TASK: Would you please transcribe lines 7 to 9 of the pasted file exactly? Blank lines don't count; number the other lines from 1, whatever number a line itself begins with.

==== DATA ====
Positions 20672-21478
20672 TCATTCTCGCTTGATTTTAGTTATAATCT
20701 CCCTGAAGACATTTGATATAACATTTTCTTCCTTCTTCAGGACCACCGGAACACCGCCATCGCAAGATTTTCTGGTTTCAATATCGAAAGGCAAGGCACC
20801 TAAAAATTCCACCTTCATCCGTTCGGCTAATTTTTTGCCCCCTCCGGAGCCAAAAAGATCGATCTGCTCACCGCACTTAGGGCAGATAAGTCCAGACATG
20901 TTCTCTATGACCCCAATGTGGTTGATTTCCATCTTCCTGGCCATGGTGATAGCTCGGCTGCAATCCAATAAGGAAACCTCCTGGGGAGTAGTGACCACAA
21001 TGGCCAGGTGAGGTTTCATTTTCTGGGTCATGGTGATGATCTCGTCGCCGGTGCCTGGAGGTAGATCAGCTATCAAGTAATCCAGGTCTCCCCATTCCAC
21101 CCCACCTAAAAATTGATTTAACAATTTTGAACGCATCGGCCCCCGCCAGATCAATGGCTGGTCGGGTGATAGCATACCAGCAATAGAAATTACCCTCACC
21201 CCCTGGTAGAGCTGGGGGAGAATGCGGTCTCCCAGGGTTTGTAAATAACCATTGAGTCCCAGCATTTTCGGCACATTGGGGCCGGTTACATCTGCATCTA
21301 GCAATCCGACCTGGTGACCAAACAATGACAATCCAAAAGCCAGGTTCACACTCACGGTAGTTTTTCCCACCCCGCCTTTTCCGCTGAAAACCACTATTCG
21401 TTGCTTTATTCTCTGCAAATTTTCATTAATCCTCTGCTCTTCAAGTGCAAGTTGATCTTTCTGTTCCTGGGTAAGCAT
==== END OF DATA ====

21101 CCCACCTAAAAATTGATTTAACAATTTTGAACGCATCGGCCCCCGCCAGATCAATGGCTGGTCGGGTGATAGCATACCAGCAATAGAAATTACCCTCACC
21201 CCCTGGTAGAGCTGGGGGAGAATGCGGTCTCCCAGGGTTTGTAAATAACCATTGAGTCCCAGCATTTTCGGCACATTGGGGCCGGTTACATCTGCATCTA
21301 GCAATCCGACCTGGTGACCAAACAATGACAATCCAAAAGCCAGGTTCACACTCACGGTAGTTTTTCCCACCCCGCCTTTTCCGCTGAAAACCACTATTCG